Wk4-Interview-Benjamin Zhou

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Even though I’ve been in college for awhile now, it’s still a struggle sometimes to be social and open to talk to anyone, especially if you’re the one having to initiate it. Having to initiate conversation and having someone initiate one with you sound the same, but actually feel very different. My conversation with Benjamin on Thursday reaffirmed this thought. Despite my efforts to arrive to class a little earlier (in hopes of not having to initiate a conversation), I still had difficulty finding people without a partner. Feeling a little awkward, I walked around and saw a rock with only one person sitting on it. I went to take a seat, and for an awkward 5 minutes, I sat there next to this guy and said nothing. In my head I was thinking “Just talk to him, he has no partner. The longer you wait, the more awkward it’ll be to start a conversation.” So I sucked it up and said “hi”, that’s when I met Benjamin.

Ironically, Benjamin was almost as awkward as I was, he seemed pretty reluctant to talk, but still willing because he had no partner either. Benjamin is a freshman business major from South Hills High School in West Covina. He lives on campus and seems mainly interested in academics, as the clubs he’s interested in are things like the Finance Club and Circle K. Occasionally he likes to skate, play basketball, and guitar. Most of the conversation went like this, just swapping basic information. I would ask a question, there would be an awkward silence while I write down some stuff, then he would ask a question, then so on and so forth. After only a brief amount of time we finished, and I realized some things.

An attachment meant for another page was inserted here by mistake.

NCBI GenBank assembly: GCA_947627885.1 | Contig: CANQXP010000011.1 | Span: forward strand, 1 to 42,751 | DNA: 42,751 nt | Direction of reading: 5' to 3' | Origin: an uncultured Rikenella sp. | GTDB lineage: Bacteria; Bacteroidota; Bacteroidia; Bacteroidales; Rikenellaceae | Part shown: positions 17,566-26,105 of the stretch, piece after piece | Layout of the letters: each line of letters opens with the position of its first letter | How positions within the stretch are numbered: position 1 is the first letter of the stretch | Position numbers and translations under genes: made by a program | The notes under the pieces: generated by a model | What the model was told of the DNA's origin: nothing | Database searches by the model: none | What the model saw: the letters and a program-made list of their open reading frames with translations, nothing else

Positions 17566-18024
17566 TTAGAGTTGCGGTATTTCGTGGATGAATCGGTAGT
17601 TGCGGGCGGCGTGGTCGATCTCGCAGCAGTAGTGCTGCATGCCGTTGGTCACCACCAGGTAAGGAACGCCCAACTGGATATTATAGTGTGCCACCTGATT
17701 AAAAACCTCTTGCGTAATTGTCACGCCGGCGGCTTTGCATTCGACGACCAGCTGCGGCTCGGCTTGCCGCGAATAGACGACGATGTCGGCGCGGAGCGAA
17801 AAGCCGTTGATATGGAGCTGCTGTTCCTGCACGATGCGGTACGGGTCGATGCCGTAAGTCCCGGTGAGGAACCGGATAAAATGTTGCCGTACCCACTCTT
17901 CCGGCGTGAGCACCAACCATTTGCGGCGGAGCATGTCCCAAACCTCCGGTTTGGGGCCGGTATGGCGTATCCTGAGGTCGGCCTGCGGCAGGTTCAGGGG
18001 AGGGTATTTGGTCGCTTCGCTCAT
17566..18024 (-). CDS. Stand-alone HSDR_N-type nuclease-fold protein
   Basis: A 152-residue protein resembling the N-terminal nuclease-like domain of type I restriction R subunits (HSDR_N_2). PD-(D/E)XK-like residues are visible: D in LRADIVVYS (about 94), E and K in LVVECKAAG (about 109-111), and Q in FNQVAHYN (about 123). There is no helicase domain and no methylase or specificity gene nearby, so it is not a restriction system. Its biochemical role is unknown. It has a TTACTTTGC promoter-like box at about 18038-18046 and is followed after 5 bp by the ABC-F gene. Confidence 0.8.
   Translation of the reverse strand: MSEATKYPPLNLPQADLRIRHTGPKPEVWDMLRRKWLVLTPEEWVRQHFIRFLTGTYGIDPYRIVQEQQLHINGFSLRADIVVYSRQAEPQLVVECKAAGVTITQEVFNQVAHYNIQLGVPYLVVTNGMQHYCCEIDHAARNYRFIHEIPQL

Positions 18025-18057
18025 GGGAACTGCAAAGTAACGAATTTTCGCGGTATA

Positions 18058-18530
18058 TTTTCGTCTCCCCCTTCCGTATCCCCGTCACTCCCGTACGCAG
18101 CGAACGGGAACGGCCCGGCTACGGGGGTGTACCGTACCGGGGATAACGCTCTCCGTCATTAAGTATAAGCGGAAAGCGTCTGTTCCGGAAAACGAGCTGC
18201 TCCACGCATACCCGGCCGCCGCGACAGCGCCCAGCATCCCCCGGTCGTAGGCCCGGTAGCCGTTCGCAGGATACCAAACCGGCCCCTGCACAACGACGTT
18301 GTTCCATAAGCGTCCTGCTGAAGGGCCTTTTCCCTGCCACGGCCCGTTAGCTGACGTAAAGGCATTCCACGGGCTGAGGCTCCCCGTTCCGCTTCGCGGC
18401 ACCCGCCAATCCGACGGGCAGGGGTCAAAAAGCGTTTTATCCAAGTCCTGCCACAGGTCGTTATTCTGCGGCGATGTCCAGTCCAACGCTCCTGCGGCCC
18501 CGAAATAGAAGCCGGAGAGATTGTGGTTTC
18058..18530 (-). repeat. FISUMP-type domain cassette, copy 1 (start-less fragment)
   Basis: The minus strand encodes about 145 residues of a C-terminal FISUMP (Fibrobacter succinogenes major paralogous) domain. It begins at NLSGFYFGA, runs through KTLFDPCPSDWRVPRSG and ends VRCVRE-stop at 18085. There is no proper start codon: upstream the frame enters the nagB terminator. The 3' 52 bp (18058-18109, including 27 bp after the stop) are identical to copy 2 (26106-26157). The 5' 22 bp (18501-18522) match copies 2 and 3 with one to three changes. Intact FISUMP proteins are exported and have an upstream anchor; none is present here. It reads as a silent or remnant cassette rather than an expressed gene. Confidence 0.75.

I feel like the main difference between initiating conversation and someone initiating one with you is who leads it. When someone comes up to you and starts talking, they’re usually the one who asks about you. No matter what anyone says, it’s almost always easier talking about yourself rather than asking about someone else. So having to come up with questions to ask Benjamin was harder than I thought it would be, and all he had to do was repeat the questions back at me. He occasionally asked me questions too and I’d get to return them, but then an awkward silence would follow and I’d have to initiate it again. What I took away from this is that I should probably be the one to initiate conversations more often. I feel like that’s the only way to get better at it, and ultimately not feel awkward talking to people.

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